When the weather’s warm, ice cubes become a crucial kitchen ingredient.
But if you’re only putting H20 into those freezer trays, you’re missing out on so many delicious, pretty possibilities.
For example, you can freeze all kinds of beverages to make your drinks more refreshing without watering them down. You can also easily make cubes that look super fancy for Martha Stewart-level (outdoor) cocktail parties.
RELATED: 3 Healthy, Unique Popsicle Recipes
Below, we share five totally creative ways to make your beverages ice cold.
(Featured Photo: Shutterstock)
5 Creative, Delicious Ways to Make Ice Cubes
Watermelon Ice Cubes
Nothing says summer quite like fresh, juicy watermelon. To make watermelon cubes, all you have to do is cut one up into squares and put them in the freezer. If you’re feeling ambitious, you can add yummy herbs like mint or basil, which will also provide color. PureWow has a simple tutorial, here.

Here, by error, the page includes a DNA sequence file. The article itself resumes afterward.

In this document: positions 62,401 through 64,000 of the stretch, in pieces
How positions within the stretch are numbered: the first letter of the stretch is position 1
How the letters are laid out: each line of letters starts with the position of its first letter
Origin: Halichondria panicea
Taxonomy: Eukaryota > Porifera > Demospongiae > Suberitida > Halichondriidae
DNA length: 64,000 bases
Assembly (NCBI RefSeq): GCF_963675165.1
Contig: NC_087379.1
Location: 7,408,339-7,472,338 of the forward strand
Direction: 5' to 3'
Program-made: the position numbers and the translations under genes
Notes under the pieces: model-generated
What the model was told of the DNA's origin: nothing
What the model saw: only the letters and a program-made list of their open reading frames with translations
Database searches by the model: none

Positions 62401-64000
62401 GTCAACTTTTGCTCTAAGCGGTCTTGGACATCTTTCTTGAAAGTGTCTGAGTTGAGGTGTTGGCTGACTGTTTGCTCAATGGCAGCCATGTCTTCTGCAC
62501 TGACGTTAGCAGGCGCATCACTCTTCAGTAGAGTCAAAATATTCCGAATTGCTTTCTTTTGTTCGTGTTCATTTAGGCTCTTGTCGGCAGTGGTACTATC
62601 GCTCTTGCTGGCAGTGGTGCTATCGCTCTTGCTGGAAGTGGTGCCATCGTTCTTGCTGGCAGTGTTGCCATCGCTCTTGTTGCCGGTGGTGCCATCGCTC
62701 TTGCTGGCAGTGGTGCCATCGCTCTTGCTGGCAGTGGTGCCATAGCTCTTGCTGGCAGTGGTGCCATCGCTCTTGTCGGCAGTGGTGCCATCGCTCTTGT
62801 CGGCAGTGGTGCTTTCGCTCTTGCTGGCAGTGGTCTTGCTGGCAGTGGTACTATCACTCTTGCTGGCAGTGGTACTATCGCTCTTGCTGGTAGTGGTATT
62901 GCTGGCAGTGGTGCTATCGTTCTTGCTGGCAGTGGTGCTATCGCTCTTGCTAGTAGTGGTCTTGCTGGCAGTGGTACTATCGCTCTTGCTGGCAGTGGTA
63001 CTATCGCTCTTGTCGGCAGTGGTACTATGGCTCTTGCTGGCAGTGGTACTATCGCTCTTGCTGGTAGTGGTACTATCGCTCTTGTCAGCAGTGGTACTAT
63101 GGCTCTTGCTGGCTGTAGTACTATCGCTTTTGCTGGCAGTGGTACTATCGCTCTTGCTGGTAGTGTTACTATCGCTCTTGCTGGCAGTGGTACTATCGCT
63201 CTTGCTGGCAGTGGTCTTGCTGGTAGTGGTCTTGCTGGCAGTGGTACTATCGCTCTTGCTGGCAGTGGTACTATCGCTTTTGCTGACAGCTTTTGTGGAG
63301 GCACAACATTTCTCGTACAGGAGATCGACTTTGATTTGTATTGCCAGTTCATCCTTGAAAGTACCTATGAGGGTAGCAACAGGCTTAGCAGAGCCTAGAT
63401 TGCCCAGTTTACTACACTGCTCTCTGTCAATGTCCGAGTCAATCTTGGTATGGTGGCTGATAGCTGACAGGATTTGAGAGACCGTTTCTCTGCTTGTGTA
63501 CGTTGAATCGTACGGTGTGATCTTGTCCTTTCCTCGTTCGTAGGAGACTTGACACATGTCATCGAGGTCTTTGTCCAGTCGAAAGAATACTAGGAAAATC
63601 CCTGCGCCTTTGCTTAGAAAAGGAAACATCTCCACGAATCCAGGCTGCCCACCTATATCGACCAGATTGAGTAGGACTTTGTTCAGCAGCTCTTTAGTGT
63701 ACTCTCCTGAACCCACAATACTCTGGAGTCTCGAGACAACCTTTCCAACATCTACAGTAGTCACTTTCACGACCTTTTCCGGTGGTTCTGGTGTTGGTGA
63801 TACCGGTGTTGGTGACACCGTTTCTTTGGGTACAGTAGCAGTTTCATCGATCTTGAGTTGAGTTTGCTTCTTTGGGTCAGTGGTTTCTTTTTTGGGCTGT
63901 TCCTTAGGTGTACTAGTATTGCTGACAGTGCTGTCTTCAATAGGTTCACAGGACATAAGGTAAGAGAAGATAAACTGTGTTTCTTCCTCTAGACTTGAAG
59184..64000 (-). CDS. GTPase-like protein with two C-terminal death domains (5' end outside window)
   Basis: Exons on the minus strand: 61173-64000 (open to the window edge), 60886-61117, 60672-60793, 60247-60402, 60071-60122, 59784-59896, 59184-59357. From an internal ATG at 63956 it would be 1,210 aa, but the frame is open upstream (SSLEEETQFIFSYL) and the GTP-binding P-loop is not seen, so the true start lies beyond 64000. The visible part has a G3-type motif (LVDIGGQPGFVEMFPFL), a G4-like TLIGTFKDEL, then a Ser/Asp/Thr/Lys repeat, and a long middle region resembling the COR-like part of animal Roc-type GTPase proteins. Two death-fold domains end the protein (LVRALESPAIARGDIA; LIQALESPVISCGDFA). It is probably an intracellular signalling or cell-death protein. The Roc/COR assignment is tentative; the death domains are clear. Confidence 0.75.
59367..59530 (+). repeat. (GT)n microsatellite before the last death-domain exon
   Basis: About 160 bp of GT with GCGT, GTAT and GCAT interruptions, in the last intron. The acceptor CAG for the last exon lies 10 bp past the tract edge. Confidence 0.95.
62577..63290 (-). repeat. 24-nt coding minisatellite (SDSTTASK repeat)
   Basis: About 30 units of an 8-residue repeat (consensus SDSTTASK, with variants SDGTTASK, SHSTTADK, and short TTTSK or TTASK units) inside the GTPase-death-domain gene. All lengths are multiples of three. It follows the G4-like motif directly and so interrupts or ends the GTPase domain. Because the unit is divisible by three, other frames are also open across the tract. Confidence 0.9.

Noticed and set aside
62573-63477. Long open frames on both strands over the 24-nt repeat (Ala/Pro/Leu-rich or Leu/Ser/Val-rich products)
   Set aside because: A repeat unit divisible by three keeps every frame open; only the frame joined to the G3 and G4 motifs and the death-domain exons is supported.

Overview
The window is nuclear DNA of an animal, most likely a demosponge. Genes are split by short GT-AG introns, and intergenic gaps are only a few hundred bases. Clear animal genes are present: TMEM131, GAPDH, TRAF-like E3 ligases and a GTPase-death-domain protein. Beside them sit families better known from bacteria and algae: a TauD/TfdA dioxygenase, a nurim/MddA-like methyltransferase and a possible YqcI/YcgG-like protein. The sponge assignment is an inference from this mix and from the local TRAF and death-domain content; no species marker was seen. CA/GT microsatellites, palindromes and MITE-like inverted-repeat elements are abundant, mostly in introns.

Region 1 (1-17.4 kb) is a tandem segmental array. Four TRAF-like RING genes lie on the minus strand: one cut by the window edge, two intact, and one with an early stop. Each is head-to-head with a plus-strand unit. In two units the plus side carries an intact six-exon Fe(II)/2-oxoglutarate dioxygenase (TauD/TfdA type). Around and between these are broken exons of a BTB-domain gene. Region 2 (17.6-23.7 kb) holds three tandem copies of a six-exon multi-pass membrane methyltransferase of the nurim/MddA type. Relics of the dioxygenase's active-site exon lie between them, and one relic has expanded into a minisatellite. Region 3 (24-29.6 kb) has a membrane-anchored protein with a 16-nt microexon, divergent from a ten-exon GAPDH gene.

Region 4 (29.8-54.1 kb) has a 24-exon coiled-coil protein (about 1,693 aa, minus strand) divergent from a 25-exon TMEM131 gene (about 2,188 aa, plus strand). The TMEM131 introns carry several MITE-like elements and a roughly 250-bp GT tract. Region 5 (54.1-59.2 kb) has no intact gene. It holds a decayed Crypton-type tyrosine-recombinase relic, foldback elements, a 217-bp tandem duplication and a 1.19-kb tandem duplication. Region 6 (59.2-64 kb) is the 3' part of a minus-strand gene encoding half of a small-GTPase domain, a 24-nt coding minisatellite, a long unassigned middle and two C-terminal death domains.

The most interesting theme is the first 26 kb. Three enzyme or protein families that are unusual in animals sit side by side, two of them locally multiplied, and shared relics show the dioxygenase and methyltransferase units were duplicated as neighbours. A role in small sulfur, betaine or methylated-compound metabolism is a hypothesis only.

Coffee Ice Cubes
This method eliminates food waste and allows you to turn brewed coffee into iced coffee instantaneously without watering it down. Perfect for when you’re in a rush, need a boost, and it’s too hot for your usual cup of joe. Follow Keri’s lead, here.
You know when you go to make a green smoothie and realize you used all of the kale for dinner the night before? Making greens cubes in advance—like these from Cocoon Cooks—ensures that won’t happen. And your smoothie will be super chilled, which is always preferable to warm blended veggies.
(Photo: Cocoon Cooks)
Edible Flower Ice Cubes
Edible flowers are the best tool for making it look like you’re a total pro at culinary entertaining, even if whatever they’re decorating isn’t super impressive. (Seriously!) Add them to ice cubes like this and your fresh iced tea or lemonade will never be the same. Also, cocktails.
(Photo: The View from Great Island)
Strawberry Prosecco Ice Cubes
Oh hey, did someone say brunch?! Mimosas are even better when they come spiked with a strawberry Prosecco (or Champagne, you decide) ice cube. Just remember you’re adding more alcohol, so sip a little slower than usual. Delish shows you how it’s done, here.